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Puma Cuts Full-Year Guidance

Company sales and EBIT before special items were down in the third quarter, in line with expectations.

BERLIN — Puma cut its full-year guidance Thursday, in view of anticipated one-off, mainly non-cash charges of about 130 million euros, or $174.3 million at current exchange, to be booked in the fourth quarter. The sportswear brand now expects net earnings for the year to be positive, but significantly below those of 2012, as opposed to its previous forecast of a net increase.

 

Due to the impact of special items in 2012, net earnings in the third quarter almost quadrupled, reaching 52.7 million euros, or $69.8 million, compared to 12.2 million euros, or $15.3 million, in the prior-year period.

 

Dollar figures are converted from euros at average exchange rates for the period in question.

 

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Sales, operating results and gross margins, however, all took a hit in the quarter. Buffeted by currency fluctuations and weak performance in Western Europe and the Asia-Pacific region, third-quarter sales declined 8.9 percent to 813.1 million euros, or $1.08 billion. On a currency-adjusted basis, sales slipped 1.4 percent. The company said this was in line with full-year guidance.

 

The operating profit (EBIT) before special items was down 18.8 percent to 80.3 million euros, or $106.4 million, impacted by the current decline in sales and gross profit margin, which retreated to 47.1 percent compared to 48.2 percent over the same period last year. The margin was adversely affected by changes in the product mix, selective discounting and currency headwinds.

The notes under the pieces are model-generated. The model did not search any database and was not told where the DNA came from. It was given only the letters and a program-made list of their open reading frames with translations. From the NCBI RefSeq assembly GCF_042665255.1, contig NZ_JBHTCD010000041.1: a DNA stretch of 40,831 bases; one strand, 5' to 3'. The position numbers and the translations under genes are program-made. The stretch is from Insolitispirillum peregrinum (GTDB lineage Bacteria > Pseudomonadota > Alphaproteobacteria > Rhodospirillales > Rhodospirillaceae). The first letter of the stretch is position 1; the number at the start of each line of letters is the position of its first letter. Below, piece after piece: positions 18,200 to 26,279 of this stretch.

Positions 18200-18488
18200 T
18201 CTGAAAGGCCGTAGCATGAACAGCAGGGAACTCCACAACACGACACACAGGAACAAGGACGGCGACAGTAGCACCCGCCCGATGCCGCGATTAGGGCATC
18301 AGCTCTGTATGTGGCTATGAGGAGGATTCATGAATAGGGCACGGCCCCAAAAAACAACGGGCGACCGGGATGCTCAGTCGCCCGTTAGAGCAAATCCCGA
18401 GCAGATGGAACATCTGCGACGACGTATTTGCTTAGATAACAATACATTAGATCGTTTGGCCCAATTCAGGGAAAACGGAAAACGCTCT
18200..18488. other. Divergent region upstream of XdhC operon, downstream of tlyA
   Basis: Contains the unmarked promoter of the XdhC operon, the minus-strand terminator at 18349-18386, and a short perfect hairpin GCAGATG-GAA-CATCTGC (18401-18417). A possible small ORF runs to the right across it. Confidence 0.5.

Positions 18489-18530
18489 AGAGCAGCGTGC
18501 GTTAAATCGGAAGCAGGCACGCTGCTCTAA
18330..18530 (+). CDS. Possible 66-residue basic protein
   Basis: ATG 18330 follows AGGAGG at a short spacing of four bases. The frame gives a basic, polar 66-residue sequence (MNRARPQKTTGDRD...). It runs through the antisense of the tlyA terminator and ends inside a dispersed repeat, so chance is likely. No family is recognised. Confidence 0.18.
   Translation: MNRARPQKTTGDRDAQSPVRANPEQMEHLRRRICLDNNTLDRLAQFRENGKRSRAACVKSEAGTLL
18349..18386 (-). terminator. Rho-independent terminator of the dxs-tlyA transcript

“Sales and profitability for the third quarter developed as expected,” said company chief executive officer Björn Gulden. “We know that our business is currently in a difficult position with challenging sell-through, sub-optimal distribution and low brand heat,” he acknowledged, but asserted that “the cat” will shine again.

 

Puma’s transformation and cost-reduction program is continuing apace, and management is now in the midst of creating seven distribution zones out of 23 countries to shorten delivery times. Puma has already closed two-thirds of its non-profitable stores, three warehouses have been shuttered to streamline its logistical set-up and collections have also been streamlined by 10 percent.

 

The performance and lifestyle brand platforms have been unified, and on Thursday, Puma announced its new manifesto, “Forever Faster.” To be launched to consumers in 2014, the strategy will involve new creative direction of the brand campaign, supported by a large-scale media push, but will also be reflected in logistical shifts to help speed and streamline all processes. Therefore, the company is divesting the Puma Village development center in Vietnam and plans to relocate its international product functions from the London office to company headquarters in Herzogenaurach, Germany.